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Historian Gerald Horne says replacing Jackson with Tubman is a step in the right direction but many more could be purged and replaced with abolitionists

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SHARMINI PERIES, TRNN: Welcome to the Real News Network. I’m Sharmini Peries coming to you from Baltimore. Treasury Secretary Jacob Lew is expected to announce on Wednesday the decision to replace former president Andrew Jackson with Harriet Tubman on the U.S. $20 bill. To address the significance of this we are joined by Gerald Horne. Gerald holds a John J. and Rebecca Moores Chair of History and African-American Studies at the University of Houston. Gerald, thank you so much for joining us today. GERALD HORNE: Thank you for inviting me. PERIES: So, Gerald, what is the significance of all of this? HORNE: Well, the first part of the significance is that Andrew Jackson, a former slave owner and probably a slave dealer who will live forever in infamy for his role in expelling indigenous people, Native Americans, from the U.S. Southeast, contrary to a decision rendered by the U.S. Supreme Court, expelling them along what is now referred to as the Trail of Tears, is now cast into the dust of history. That is profoundly significant. As for Harriet Tubman, as you may recall, she was a leading abolitionist, a woman of African descent who more than once went into the South and rescued enslaved Africans from the bonds of slavery. She is a significant figure. To the extent that who goes on your currency sends a signal as to what direction the nation is headed in, this is a positive sign. PERIES: So, Gerald, many decisions are being made about our currency and who appears on them, so while they’re removing Andrew Jackson, apparently they’re keeping Hamilton on the $10 bill. What is the significance of that? HORNE: Well, recall that before Andrew Jackson was purged there was serious discussion about purging Alexander Hamilton from the U.S. currency. Unfortunately, the runaway successful Broadway musical Hamilton, the so-called rap and hip-hop musical which has glorified and prettified Hamilton’s image, led Jacob Lew to retreat from what I considered to be a laudable idea of purging Alexander Hamilton. I would say, however, that he should be next on the chopping block. PERIES: And tell us a little bit more about Hamilton, given the historian you are. HORNE: Well, keep in mind that Alexander Hamilton was born in the Caribbean. Recall that in the middle of the 18th century London considered the Caribbean to be more valuable than the North American mainland. The problem was that Africans outnumbered Europeans sometimes at a rate of 20:1, and therefore there were constant slave rebellions. And so like many Europeans, Hamilton engaged in what could easily be called a case of white flight, fleeing to the North American mainland where he married into one of the most affluent families in New York City. A slave owning family, by the way, which makes rather curious the portrayal of Hamilton in 2016 as some kind of abolitionist. Probably to his dying days he was attended to by enslaved Africans. It’s also fair to say that Hamilton could justifiably be called the [captain] of the 1 percent. He was a leader of finance capital. He was the early Secretary of Treasury of the nation United States of America. Certainly I think it would be highly appropriate to purge him from the U.S. currency. PERIES: And Gerald, finally, what other significant figures are there in African-American history which the community that’s advocating for these changes could highlight, in your opinion? HORNE: Well, Frederick Douglass, the great 19th century abolitionist. Sojourner Truth, the great 19th century abolitionist. And if we’re going to really be courageous, I would suggest Paul Robeson, the great 20th century socialist. Perhaps the tallest tree in our forest, speaking of the black forest and the U.S. forest. An all-American football player at Rutgers, a lawyer, a singer, an actor, and most of all, a political activist on behalf of anti-racism and peace. I can think of no better signal to our youth than putting Paul Robeson on U.S. currency. PERIES: All right, Gerald. Thank you so much for joining us, and we look forward to having you, again, very soon. HORNE: Thank you for inviting me. PERIES: And thank you for joining us on the Real News Network.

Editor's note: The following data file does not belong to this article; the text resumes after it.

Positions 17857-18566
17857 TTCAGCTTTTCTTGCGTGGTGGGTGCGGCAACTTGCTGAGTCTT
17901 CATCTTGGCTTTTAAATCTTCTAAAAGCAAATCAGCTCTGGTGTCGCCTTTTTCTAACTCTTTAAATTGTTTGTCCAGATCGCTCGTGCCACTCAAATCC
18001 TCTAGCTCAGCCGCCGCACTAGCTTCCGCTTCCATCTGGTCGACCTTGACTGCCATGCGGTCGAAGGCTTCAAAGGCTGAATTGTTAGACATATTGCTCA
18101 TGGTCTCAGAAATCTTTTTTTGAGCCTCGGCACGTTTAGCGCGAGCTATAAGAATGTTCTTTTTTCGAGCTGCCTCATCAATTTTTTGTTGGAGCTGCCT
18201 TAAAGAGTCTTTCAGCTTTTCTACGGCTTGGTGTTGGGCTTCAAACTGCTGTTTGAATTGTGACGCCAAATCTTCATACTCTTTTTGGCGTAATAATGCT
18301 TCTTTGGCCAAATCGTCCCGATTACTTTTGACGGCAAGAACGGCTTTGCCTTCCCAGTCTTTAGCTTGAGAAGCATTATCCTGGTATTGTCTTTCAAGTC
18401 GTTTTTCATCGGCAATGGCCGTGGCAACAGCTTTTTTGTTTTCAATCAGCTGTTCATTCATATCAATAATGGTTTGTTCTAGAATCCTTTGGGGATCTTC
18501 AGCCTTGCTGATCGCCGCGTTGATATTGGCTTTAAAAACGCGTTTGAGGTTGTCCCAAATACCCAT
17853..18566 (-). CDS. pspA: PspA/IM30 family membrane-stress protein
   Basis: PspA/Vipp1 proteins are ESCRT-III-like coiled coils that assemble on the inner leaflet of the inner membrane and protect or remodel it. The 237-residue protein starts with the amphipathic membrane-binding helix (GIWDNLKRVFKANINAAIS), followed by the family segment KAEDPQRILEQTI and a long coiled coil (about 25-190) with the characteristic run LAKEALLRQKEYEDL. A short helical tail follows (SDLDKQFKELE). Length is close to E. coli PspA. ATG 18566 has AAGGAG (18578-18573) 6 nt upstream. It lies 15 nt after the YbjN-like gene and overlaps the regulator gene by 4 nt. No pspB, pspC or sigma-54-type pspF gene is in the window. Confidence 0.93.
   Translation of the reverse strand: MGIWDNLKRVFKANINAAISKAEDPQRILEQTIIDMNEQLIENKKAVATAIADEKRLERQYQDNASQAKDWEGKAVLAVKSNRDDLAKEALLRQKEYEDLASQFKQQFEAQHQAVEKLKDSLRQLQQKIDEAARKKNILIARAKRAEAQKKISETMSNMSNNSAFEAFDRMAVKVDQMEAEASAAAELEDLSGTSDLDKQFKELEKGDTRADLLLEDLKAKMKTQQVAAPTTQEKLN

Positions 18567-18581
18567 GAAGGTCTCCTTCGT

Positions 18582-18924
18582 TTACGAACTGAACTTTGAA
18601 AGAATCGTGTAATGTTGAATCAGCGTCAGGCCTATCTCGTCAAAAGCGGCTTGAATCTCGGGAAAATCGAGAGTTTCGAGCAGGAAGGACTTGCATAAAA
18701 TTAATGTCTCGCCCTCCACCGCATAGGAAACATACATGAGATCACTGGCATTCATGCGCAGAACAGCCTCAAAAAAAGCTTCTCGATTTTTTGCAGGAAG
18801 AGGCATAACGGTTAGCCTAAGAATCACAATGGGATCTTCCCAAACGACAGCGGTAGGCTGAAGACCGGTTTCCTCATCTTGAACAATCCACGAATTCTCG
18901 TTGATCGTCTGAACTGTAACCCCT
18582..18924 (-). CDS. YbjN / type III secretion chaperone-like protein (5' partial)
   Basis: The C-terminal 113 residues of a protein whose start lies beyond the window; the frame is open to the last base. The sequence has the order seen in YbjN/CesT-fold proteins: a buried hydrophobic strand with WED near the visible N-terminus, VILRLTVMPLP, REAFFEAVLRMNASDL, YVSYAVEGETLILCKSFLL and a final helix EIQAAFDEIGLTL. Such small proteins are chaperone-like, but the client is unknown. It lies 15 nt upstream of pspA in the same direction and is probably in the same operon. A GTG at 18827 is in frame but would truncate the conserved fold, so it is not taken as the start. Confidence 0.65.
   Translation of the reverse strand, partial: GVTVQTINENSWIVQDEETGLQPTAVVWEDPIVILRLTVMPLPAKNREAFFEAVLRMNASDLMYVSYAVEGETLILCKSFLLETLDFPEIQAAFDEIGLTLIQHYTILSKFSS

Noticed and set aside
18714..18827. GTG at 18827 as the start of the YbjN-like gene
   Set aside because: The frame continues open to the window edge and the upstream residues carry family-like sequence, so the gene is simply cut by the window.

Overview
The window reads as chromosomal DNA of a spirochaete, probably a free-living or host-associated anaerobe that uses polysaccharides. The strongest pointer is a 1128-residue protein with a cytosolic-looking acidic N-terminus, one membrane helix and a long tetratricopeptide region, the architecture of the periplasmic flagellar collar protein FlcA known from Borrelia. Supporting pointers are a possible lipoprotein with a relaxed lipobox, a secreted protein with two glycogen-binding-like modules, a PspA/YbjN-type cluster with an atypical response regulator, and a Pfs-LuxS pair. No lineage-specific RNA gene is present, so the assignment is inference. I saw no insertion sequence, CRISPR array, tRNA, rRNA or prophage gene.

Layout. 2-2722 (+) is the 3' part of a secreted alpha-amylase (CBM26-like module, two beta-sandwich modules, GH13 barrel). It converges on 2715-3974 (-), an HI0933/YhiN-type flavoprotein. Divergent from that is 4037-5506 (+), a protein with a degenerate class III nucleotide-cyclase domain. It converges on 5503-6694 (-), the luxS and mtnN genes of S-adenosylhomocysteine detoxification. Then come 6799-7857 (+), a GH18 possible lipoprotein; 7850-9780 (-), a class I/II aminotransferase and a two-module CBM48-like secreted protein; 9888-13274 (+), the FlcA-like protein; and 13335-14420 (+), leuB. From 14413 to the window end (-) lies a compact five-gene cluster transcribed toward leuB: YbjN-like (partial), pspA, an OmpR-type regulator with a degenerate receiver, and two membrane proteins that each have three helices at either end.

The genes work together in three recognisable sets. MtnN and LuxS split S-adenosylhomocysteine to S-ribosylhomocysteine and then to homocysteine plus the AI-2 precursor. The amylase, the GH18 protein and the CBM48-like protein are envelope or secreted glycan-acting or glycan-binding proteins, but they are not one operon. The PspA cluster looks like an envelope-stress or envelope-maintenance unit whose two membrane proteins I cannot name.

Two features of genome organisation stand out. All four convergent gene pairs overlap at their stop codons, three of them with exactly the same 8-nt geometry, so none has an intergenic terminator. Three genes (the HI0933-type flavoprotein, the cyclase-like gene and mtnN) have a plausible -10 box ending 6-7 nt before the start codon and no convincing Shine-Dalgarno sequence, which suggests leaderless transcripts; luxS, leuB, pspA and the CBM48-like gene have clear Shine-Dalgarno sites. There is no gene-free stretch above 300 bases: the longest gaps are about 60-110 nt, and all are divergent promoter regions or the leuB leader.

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Dr. Gerald Horne holds the John J. and Rebecca Moores Chair of History and African American Studies at the University of Houston. His research has addressed issues of racism in a variety of relations involving labor, politics, civil rights, international relations and war. Dr. Horne has also written extensively about the film industry. His latest book is The Counter-Revolution of 1776: Slave Resistance and the Origins of the United States of America. Dr. Horne received his Ph.D. in history from Columbia University and his J.D. from the University of California, Berkeley and his B.A. from Princeton University.